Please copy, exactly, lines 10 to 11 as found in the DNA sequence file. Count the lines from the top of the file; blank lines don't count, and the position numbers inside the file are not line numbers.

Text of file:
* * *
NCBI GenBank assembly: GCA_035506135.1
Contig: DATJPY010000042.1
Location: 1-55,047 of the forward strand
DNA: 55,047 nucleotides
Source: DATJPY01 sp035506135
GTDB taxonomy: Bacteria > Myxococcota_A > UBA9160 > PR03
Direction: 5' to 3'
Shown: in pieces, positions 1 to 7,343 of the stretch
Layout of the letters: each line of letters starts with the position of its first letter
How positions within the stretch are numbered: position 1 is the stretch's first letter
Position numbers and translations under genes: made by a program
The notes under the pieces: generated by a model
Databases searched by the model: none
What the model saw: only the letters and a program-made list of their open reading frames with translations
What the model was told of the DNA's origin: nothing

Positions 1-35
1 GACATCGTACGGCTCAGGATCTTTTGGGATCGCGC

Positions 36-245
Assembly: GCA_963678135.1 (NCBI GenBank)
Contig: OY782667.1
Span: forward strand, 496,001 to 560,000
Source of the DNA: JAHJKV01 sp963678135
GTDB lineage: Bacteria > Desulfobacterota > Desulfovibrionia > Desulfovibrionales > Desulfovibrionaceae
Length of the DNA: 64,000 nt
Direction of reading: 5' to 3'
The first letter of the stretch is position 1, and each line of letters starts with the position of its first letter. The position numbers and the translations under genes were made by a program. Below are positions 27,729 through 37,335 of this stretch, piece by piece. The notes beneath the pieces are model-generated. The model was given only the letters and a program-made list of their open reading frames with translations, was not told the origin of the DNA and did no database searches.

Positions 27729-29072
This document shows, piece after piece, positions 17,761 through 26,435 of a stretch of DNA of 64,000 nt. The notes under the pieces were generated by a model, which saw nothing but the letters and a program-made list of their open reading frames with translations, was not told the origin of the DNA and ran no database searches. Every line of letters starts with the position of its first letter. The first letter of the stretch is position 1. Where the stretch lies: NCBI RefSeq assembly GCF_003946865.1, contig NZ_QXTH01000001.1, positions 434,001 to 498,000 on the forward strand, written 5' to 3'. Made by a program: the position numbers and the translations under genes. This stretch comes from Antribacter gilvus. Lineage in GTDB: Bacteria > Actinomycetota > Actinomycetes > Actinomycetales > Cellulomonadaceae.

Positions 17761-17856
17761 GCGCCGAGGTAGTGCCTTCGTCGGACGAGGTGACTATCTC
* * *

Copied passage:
How positions within the stretch are numbered: position 1 is the stretch's first letter
Position numbers and translations under genes: made by a program